Golf rules during the Battle of Britain

Use Bloghome to interface, read and share interesting articles to make small change today!

Even in war times life goes on, during the Battle of Britain early in the Second World War, the St. Mellon’s Golf and Country Club, located in Monmouthshire, adopted a set of unusual rules for unusual circumstances.

1 – Players are asked to collect the bomb and shrapnel splinters to prevent their causing damage to the mowing machines.

2- In competition, during gunfire or while bombs are falling, players may take shelter without penalty for ceasing play.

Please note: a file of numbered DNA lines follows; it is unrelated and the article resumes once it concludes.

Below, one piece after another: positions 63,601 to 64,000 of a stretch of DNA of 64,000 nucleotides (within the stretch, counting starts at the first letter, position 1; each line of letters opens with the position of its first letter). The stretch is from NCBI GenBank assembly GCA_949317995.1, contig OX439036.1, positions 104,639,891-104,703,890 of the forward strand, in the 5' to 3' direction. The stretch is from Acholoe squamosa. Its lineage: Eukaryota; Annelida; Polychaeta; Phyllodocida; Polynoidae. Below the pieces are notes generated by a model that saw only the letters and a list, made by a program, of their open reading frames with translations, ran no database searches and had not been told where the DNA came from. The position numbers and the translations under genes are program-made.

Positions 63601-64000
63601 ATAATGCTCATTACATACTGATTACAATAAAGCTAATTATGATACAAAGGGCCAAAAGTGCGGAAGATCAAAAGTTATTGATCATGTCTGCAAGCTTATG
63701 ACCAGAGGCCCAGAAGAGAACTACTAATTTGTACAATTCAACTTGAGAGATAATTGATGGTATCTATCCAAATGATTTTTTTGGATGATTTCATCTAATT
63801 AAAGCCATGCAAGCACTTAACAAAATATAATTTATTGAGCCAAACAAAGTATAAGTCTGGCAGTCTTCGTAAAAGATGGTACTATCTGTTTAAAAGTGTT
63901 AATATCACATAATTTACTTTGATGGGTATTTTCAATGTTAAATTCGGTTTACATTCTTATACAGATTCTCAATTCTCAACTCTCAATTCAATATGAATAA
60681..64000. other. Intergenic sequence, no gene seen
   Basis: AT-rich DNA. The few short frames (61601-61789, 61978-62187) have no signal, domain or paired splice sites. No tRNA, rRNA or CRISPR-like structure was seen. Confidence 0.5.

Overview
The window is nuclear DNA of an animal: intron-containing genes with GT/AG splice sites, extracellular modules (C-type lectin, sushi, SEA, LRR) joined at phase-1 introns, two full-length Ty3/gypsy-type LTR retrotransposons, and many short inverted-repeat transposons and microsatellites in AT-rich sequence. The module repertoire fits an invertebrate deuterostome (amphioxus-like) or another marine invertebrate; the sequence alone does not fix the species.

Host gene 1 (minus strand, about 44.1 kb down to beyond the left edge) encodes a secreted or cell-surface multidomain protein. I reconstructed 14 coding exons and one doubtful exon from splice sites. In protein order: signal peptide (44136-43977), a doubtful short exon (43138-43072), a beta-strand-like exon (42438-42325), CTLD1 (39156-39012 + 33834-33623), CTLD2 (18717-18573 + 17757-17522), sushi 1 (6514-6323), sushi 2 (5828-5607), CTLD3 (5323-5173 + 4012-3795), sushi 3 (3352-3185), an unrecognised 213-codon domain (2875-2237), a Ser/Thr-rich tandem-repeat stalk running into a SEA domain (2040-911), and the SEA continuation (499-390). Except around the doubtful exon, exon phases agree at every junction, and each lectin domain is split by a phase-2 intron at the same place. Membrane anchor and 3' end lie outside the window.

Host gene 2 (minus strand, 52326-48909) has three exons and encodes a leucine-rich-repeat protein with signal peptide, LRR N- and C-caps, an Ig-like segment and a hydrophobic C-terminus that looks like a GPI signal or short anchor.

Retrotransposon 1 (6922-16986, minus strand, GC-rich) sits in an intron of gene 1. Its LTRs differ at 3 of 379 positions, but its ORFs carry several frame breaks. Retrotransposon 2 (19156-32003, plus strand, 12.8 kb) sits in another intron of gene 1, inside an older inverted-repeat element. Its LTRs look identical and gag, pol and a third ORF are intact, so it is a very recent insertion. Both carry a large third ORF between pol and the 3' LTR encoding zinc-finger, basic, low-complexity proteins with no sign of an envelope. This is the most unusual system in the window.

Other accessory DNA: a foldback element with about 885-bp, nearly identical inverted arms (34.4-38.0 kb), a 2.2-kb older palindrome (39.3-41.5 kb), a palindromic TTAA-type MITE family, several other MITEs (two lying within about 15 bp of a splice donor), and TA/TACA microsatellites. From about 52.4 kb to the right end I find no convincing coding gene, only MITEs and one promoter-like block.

3 – The positions of known delayed-actions bombs are marked by red flags at a reasonable by not guaranteed safe distance therefrom.

4 – Shrapnel and/or bomb splinters on the fairways or in bunkers within a club’s length of a ball may be moved without penalty, and no penalty shall be incurred if a ball is thereby caused to be moved accidentally.

5 – A ball moved by enemy action may be replaced, or if lost or destroyed, a ball may be dropped without penalty, not nearer the hole.

6 – A ball lying in a crater may be lifted and dropped not nearer the hole, preserving the line to the hole, without penalty.

7 – A player whose stroke is affected by the simultaneous explosion of a bomb may play another ball under penalty of one stroke. (source)